The University of Michigan (UM) Taubman College of Architecture and Urban Planning is opening an architecture class in midtown for Detroit Public Schools’ students in high schools next month, announced Tuesday night by the university and DPS.
One course – 3 hours
They are renting 3,700 square feet for this Michigan Architecture Prep, and will have 38 juniors taking one course each semester for college introductory on urbanism, architecture and united design studio practices each day for 3 hours.
Up to 50 students
This project has a goal to ultimately have as many as 50 students enrolled in this program, which will have a goal in the direction ofshowing young minority student’s careers in architecture and design.
These students will come from the Detroit School of Arts, Cass Tech High School, and Western International high school. UM stated that, there are plans for students from other high schools can use this program in the future.
UM stated that a program like this is vitalbecause of the fact that 12-13 % of the national population is African-American, but it only makes up to 1.5% of American architects. In 2009, 87.9 % of DPS students were African-American while another 8.3 % were Latino/Hispanic.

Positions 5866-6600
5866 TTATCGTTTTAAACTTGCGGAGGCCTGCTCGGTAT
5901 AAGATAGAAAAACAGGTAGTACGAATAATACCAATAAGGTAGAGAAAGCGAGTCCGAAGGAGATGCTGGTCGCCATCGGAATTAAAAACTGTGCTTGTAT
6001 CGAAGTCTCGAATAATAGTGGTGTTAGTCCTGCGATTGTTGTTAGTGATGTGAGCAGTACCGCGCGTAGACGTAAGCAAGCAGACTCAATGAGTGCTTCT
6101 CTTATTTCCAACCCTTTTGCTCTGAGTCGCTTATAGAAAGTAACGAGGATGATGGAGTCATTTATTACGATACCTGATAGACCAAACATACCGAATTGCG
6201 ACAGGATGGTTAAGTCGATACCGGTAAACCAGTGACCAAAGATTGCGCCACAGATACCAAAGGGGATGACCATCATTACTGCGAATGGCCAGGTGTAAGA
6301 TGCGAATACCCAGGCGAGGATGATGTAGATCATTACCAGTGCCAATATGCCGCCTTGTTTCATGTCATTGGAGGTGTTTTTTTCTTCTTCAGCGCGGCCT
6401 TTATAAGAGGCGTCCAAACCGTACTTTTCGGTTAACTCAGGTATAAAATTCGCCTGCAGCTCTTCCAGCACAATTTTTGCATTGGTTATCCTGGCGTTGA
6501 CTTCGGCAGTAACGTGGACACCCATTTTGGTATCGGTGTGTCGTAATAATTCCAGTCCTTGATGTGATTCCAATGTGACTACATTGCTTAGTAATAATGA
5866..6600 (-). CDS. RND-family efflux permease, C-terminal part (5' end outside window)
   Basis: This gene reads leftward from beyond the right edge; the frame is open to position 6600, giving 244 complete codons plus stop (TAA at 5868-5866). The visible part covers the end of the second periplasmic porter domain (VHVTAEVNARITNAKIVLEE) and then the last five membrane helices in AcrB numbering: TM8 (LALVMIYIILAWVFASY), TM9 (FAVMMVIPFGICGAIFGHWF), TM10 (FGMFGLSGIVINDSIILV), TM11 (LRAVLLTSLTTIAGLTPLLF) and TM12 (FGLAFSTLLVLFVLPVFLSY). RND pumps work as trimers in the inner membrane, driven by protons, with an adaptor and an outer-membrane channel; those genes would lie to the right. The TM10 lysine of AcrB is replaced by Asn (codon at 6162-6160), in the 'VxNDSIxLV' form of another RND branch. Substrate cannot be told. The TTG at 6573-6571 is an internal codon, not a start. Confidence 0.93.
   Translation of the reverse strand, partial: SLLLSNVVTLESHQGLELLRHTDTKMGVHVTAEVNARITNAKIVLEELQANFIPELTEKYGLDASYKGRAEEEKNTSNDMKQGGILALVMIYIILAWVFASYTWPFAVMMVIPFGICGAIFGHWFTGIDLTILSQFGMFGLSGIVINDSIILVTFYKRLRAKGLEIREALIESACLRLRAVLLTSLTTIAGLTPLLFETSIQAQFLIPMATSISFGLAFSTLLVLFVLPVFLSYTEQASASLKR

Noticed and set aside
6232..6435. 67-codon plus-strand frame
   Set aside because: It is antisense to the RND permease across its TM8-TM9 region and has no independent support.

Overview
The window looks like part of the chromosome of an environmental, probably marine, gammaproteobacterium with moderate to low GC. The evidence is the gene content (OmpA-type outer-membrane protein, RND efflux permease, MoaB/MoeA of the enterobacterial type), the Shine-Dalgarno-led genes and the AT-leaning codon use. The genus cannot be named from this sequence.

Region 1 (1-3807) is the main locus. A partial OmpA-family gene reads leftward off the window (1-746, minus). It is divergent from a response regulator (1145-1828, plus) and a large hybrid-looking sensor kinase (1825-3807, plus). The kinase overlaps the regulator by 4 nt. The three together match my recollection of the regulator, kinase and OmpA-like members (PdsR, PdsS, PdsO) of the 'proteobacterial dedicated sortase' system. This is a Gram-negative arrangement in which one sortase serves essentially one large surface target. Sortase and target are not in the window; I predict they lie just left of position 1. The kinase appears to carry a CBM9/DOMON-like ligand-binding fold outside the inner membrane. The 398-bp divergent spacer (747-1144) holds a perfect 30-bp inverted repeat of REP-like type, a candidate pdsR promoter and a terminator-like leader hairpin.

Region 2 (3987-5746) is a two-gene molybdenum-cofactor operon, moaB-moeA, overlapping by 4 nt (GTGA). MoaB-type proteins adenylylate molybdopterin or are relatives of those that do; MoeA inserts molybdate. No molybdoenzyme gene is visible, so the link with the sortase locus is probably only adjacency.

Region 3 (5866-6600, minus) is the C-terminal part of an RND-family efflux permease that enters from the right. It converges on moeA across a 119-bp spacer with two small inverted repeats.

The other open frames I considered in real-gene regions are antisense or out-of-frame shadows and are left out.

Milton Curry, director of program and Taubman College associate dean said that “Architecture is woefully non-diverse; it’s not nearly as diverse as it needs to be. We have to get minoritiesunder-represented —African-American, Latinos, Hispanics, Native Americans, and those students at the lower end of the economic ladder. We have to change the intellectual complexion within the discipline”
The class will be taken for high school credits towards a diploma.
Making the announcement at the Taubman College of Architecture and Urban Planning Michigan Research Studio were Taubman College Dean Monica Ponce de Leon,Curry,UM President Mark Schlissel, and DPS Administrator Jack Martin.
Other than the Taubman College and DPS, those offering support are the UM School of Education and the Museum of Contemporary Art Detroit and additional funding is coming from the Andrew W. Mellow Foundation, Community Foundation for Southeast Michigan and the Troy-based Kresge Foundation.
A share of a $1.3 million grant from the Mellon Foundation will pay for the programs two teachers or instructors.
This is UM’s 2nd location in Detroit.
The university also has space in the Orchestra Place building at 3663 Woodward Ave. for the
UM Detroit Center.